If you’re interested in more DAS models and details, this is a good primer: https://www.waveform.com/pages/das-distributed-antenna-systems. And a funny sidebar, Wikipedia still incorrectly reports that 5% of Wi-Fi is deployed over DAS. Don’t believe everything you read on the Internet. While DAS is a good fit for some cellular, it’s suboptimal for Wi-Fi.
Small cells (also known as femtocells or picocells) are like the love-child of Wi-Fi and DAS. Think of it as a Wi-Fi access point (AP) form factor with DAS's cellular back-end construct. In other words, the small cell is a radio node (like an AP) that redistributes the cellular signal indoors as depicted in Figure 3.
Figure 3 - Small Cell
Though the radio appearance is more like Wi-Fi than DAS, small cells have similar tradeoffs as a DAS. Issues include lack of enterprise control (especially over data), operator and network integration complexities, and traffic flow through the carrier core. But in the end, they solve the same primary problem: indoor coverage for critical services, especially voice. Small cells can deliver more capacity than a passive DAS, which makes them more effective for data services in addition to voice and messaging—though they’re usually more expensive.
Contrary to my rant against slicing earlier in this blog, I must admit that it bears many favorable characteristics of a Network-as-a-Service (NaaS) model that will be attractive to some enterprises. So, I can’t write it off altogether. With slicing, the network is owned and operated by the operator, but services and service quality are guaranteed to enterprises with contracts, and subscribed to by the enterprise as a service, then paid by usage—based on device count, SLA requirements, data consumption, or other billing arrangements.
Figure 4 - Slicing
There are still complications with slicing, like device onboarding and policy control, LAN service integration, data privacy, local application delivery (for on-prem services), indoor coverage gaps (do you still need DAS or small cells?), and costs. But, if operators can solve these, along with the general enterprise sentiment towards network control and data ownership, then slicing has a shot for some services.
Maybe I’m biased because of my Wi-Fi background, but I keep wandering back to a question: why force enterprises towards the macro cellular paradigm, along with its complexity and entrenched actors? A more compelling model meets enterprises in their comfort zone. Telecom marketing is quick to denounce Wi-Fi for lack of deterministic performance; but enterprises know and love the Wi-Fi model (most of the time) because of its plug-n-play setup, easy cloud administration, standardized LAN/IP integration, and unlicensed operation. In short, it’s easy, it’s cost-effective, and it works.
Despite the leverage of operators and their preferred models, there’s a whole new set of private cellular companies and approaches embracing a Wi-Fi-like model of simplicity. Radios look and feel like Wi-Fi access points (APs) with zero-touch provisioning (ZTP). As shown in Figure 5, the data plane resides in a small controller-like appliance (virtual or hardware) deployed on-premises—and like the APs, it uses ZTP and plugs into existing LAN/IP frameworks. Management occurs in the cloud as a subscription service. Sound like Wi-Fi yet? SIM/eSIM management and policy is managed through the cloud console, like an enterprise identity platform. There are varying degrees of abstraction and hiding of technical complexity (either by system intelligence and automation or by white glove services) to simplify the entire shebang.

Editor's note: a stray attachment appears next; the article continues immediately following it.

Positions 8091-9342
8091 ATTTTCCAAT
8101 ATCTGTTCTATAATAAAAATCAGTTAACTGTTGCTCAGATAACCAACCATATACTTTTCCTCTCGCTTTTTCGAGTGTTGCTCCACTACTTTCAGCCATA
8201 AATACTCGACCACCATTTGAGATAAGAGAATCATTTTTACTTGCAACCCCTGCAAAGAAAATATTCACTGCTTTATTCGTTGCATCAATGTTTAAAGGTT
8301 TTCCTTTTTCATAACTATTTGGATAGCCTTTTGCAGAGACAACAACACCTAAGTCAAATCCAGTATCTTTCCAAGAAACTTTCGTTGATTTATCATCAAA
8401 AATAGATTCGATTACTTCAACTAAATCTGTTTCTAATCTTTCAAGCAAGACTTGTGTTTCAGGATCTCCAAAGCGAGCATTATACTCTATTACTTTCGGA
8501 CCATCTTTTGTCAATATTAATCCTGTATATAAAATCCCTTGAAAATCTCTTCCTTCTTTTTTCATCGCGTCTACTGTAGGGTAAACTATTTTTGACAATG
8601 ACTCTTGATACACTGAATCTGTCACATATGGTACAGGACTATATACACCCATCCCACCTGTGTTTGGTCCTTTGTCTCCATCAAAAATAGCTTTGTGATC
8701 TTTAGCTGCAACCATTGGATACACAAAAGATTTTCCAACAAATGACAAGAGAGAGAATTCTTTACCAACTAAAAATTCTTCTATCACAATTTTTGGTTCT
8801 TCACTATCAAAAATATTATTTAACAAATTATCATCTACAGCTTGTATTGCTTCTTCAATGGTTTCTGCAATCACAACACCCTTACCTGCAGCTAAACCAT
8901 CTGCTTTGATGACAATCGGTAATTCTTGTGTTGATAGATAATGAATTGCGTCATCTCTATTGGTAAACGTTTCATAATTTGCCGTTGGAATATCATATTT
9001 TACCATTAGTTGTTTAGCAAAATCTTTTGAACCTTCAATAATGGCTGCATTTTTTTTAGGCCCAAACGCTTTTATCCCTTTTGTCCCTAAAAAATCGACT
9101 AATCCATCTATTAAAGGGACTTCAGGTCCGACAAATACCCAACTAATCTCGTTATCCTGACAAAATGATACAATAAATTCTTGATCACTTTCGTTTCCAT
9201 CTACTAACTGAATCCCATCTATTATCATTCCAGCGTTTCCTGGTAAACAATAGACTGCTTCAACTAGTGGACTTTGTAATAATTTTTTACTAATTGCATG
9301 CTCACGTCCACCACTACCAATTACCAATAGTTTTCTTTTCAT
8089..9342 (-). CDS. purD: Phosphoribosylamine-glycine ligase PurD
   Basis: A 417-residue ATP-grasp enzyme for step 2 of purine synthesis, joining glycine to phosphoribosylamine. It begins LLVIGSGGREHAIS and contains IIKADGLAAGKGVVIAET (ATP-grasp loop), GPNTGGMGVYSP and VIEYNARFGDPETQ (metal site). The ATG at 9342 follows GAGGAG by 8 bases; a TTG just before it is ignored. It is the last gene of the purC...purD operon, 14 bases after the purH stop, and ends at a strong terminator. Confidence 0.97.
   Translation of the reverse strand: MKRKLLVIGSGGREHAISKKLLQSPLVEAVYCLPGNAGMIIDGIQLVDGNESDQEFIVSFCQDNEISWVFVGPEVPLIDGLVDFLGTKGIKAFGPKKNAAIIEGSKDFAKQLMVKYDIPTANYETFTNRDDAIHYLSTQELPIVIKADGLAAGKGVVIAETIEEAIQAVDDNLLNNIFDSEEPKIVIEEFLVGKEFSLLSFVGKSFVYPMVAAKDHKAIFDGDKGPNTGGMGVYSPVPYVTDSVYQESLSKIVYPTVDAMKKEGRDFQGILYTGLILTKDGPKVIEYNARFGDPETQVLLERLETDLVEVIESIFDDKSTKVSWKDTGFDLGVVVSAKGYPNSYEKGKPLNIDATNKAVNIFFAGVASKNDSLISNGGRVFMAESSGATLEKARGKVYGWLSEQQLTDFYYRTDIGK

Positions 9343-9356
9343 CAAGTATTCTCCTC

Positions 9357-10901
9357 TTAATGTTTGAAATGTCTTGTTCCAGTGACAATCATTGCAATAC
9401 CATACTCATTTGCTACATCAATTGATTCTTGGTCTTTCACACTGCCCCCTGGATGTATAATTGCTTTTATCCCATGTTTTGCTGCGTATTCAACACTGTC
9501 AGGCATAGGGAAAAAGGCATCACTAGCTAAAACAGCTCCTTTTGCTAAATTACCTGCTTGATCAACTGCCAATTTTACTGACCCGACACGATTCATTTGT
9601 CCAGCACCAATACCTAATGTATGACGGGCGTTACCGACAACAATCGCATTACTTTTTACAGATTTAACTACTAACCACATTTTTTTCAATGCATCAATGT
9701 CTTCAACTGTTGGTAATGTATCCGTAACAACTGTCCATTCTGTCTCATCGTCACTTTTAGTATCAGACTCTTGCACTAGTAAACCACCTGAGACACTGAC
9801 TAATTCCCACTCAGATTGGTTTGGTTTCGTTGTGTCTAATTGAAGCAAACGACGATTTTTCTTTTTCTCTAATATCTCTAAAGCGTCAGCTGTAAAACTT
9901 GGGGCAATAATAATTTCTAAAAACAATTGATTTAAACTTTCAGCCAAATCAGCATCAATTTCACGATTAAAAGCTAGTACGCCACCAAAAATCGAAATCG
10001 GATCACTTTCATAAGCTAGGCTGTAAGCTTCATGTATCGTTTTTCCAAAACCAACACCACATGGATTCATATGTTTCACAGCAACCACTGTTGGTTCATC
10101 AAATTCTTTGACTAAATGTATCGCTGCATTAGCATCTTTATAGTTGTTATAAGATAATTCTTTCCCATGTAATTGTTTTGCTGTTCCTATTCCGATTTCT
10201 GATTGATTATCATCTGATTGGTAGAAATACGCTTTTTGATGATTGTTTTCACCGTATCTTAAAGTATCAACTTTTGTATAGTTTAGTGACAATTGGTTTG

Figure 5 - Private Networks
And it’s all owned and operated by the enterprise, with complete control, visibility, and data oversight. Enterprises likely buy the radio hardware as a capital expense while paying for the control plane and management systems (along with support) as a licensed service. Then SIMs/eSIMs (the client authentication mechanism) are bought in bundles depending on the number of devices in use. In this way, the business model looks a whole lot like Wi-Fi, with no per-device monthly subscription to a telco, as with consumer cellular. Instead, the infrastructure is a capital or operational expense (just like other cloud-managed infrastructure), and the client devices are owned outright with no additional monthly subscription.
In the face of all these models as options, there are two supreme principles: spectrum and cost. Spectrum is the lifeblood of all wireless. To that end, spectrum licensing models and general availability will be a driving force for many private wireless implementations. This is why I hedge on my statements about slicing and small cells, because even though enterprises by-and-large prefer more control and less dependency on telcos, spectrum licenses are a cosmic power, wielded by telcos. Conversely, the private cellular Wi-Fi-like model looks really attractive in regions with unlicensed, shared, or lightly licensed spectrum models, like CBRS.
I mentioned NaaS earlier, so just a quick word here. Many private cellular models can fit the NaaS philosophy, and I think NaaS will win the lion’s share of private cellular buy-in, for two primary reasons. First, cloud apps and services have steered our hearts and minds towards an as-a-service buying philosophy because it offloads all the low-level administration of infrastructure. Networking as an industry has embraced network management as a cloud service. And second, enterprises don’t understand cellular networks (sorry to offend, but it’s true). 5G represents an ocean of foreign technology and terminology, leaving a tremendous skills gap. So whether it is a hosted offering from mobile operators, a managed service offering from an MSP, or other types of integrator-heavy handholding with AI expert monitoring systems, the winning approach to private cellular will look more like as-a-service than not.
I know, this is a business model blog that still gravitates back towards technical implementation models. The good and bad news is that private cellular has many paths—too many options to choose from, but many choices.
In the end, there are a few basic models:
Figure 6 summarizes the broad options. Each one deserves consideration; but first, define the problem that private cellular must solve.
Figure 6 – Private Cellular Summary
This blog was originally authored by Marcus Burton, Architect, Cloud Technology